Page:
“Country Music legend, Mel Tillis always said he felt like he had an angel on his shoulder all of his life.”

Growing up in rural Florida during the 1930’s, parents Lonnie and Burma Tillis, and their 4 children often struggled with the basic needs of life. Lonnie, a baker, worked as they moved from town to town. But, it was his strong mother, Burma who held the family together through tough times.

Mel’s early life was primarily a happy one though a life-threatening illness, malaria, almost took his life. With a tenacious mother by his side caring for him, Mel survived, though he was left with a "stutter" after recovering from the illness.

The disability became something to adjust to. But, an eternal optimist, Mel moved through life towards his destiny. He made the best of the disability.

I learned when I was 6, if I sang I didn’t stutter.” Even though schoolmates laughed at him, he learned early from his mother “they may laugh but there is something you can do — you can SING."

During his teenage years, Mel’s classmates predicted in jest that he and his older brother Richard, just 11 months apart,  would become  “hillbilly music” stars.  Truly, they saw the talent they both so easily possessed. In future years Richard would become a support to Mel on the road; Mel, would march out his path in a different way - by becoming a legendary performer.

Mel fondly recalled his Daddy playing a harmonica, and guitar. Mother Burma could pound out almost any gospel song on the piano. It was a family affair as sisters Imogene and Linda entertained too. Other family members encouraged his love of music, including his Uncle JT who gave him his instrument – a fiddle.

Throughout his life, music was a constant.  Sports became a big focus too and a life-long interest. “Gus” was a standout athlete for the Pahokee, Florida high school Blue Devils. However, he would turn his attention to music and entertaining once and for all playing and singing where he could. While serving in the United States Air Force in Okinawa, Japan, he was the lead vocalist for The Westerners a band that played the type of country music popular in the day by the likes of Bob Wills, and others. His first professional show was there in 1952. With that experience too he headed to Nashville soon after.

Nashville Bound

Nashville wasn’t ready for “BONES” as he was called due to his slim appearance.   Studio executives told him quite openly "we don't need stuttering singers but instead copyrights.”  Mel got busy writing songs – and with a manager A.R. “Buck” Peddy who believed in him – he began pitching his songs around Nashville.

Fellow songwriters, Wayne “Fluffo” Walker, Danny Dill, Billy Swan, Fred Birch and others began pitching each other’s songs around town as often as they could. Initially, there was little success. He traveled back and forth from Nashville to Florida with a growing family in tow. Again, the eternal optimist must have believed he would achieve success eventually – it was only a matter of time.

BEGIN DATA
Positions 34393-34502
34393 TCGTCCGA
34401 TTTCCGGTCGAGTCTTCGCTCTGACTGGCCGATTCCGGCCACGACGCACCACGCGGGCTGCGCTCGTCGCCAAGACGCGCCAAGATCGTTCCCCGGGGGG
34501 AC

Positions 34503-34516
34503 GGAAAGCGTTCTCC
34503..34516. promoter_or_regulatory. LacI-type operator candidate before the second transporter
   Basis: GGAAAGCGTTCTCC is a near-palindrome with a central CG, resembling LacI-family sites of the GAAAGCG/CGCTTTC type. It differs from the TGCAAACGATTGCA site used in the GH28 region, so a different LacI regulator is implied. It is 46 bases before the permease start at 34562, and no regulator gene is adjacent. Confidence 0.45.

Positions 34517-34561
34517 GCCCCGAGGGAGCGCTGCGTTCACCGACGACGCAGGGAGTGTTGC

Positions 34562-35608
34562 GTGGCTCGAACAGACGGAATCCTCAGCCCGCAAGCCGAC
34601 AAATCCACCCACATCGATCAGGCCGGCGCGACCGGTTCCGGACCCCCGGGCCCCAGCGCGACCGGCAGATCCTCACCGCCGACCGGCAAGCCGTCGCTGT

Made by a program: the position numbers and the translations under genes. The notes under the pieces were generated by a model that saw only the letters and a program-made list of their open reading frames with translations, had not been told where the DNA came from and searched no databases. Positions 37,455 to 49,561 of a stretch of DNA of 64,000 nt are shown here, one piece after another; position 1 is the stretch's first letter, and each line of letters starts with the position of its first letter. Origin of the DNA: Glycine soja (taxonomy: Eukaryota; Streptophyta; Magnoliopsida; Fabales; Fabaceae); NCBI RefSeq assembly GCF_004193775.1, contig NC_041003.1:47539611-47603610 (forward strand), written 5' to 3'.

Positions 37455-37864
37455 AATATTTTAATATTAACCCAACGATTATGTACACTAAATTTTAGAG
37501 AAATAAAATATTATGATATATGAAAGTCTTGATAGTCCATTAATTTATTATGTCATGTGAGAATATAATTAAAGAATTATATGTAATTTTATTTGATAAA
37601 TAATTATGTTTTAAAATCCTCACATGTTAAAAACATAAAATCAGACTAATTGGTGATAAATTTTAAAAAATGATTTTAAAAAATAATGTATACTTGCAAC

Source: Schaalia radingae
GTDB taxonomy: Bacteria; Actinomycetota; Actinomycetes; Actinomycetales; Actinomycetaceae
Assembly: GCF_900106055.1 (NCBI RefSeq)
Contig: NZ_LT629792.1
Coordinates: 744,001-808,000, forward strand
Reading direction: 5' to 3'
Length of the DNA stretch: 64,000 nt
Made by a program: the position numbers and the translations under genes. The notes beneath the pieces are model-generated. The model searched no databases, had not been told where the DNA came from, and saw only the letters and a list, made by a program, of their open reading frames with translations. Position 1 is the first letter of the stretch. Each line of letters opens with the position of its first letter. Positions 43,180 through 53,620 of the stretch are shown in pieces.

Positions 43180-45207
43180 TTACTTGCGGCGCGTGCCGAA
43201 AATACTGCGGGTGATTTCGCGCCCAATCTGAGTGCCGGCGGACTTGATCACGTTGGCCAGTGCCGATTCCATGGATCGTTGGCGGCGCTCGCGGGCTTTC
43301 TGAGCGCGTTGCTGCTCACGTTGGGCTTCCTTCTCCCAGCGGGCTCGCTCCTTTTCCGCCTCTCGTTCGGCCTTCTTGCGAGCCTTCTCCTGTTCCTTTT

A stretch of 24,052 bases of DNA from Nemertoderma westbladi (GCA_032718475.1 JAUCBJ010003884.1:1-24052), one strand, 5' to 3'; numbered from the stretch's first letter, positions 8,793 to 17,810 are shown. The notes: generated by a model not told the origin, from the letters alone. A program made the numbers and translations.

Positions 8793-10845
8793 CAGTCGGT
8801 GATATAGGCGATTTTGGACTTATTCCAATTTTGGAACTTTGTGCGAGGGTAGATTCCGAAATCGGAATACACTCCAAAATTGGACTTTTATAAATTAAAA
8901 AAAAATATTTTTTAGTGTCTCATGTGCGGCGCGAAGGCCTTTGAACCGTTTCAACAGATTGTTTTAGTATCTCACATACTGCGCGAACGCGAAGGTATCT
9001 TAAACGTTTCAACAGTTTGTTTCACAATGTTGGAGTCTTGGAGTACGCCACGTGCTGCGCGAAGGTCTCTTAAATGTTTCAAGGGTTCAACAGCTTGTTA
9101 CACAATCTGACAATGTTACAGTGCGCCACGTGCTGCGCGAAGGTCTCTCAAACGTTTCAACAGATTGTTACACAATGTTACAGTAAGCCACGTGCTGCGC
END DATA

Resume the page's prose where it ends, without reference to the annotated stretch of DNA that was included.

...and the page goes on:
Webb Pierce, one of the biggest stars at the time, hired Mel to write songs for him. The hits started coming for Webb, in part thanks to Mel. Other stars of the day took note – Patsy Cline, and the Everly Brothers just to name a few who recorded his songs. Mel had a gift for the "three chords and the truth" style that made the Nashville sound so popular. He wrote songs true to life with a memorable tune. He would then grab his own share of the spotlight with his first hit in 1965, “WINE.” Thus began a 60+ year career of songwriting, and performing that took surprising twists and turns along the way.

When his songwriting began producing less fruit, he turned his attention to the pure craft of entertaining – following in the footsteps of his mentors like folk singer/ actor Burl Ives, band leader Bob Wills and even contemporary idols like Bob Dylan. He began assembling the best musicians he could find – dressed them well and led his band, “The STATESIDERS" (named after one of his first hits) all across the world. He entertained in clubs, honky tonks, casino showrooms, symphony halls, large venues, football fields, parks, his own theater or two, and wherever he could amass a crowd who liked pure country music and comedy.

Songs are gifts, that’s all, I think I was meant to write a certain number of songs. One day I just looked up and there they were.

The Country Music Hall of Famer and Grand Ole Opry member notched 62 studio albums, 37 Top 10 country hits, countless awards, regular appearances on the biggest TV shows of the day,  and a handful of movies. He became one of the most recognizable entertainers across several genres.  He found his niche and he fit just perfectly – with or without rhinestones. He found his “rhythm” so to speak on stage.

You see, I’ve got a television audience rather than a record audience. I think people come out to see the person, the character; they want to hear the stories that I tell on television along with my records.

His proudest moment?

Mel shared one of his proudest moments in his career, "meeting Mrs. Jean Marie MacArthur" the hometown hero of Murfreesboro, Tennessee and widow of General Douglas MacArthur. Mel and Jean met during a fundraiser he was performing at. She asked him to play her favorite song. He obliged and as The Statesiders played he stepped off the stage and asked Mrs. Jean to dance to “Tennessee Waltz.” He called the meeting..."another little angel tap on my shoulder that I couldn't ignore."

Why I haven’t danced to that song since my General passed.

— Her husband was the great General William Douglas MacArthur.

Mel remained grateful for every one of those “ angel taps ” on his shoulder he spoke of so often. He lived his life doing exactly what he felt he was created to do.

Mel passed on November 19, 2017 and left an enduring legacy to this day — songs and all.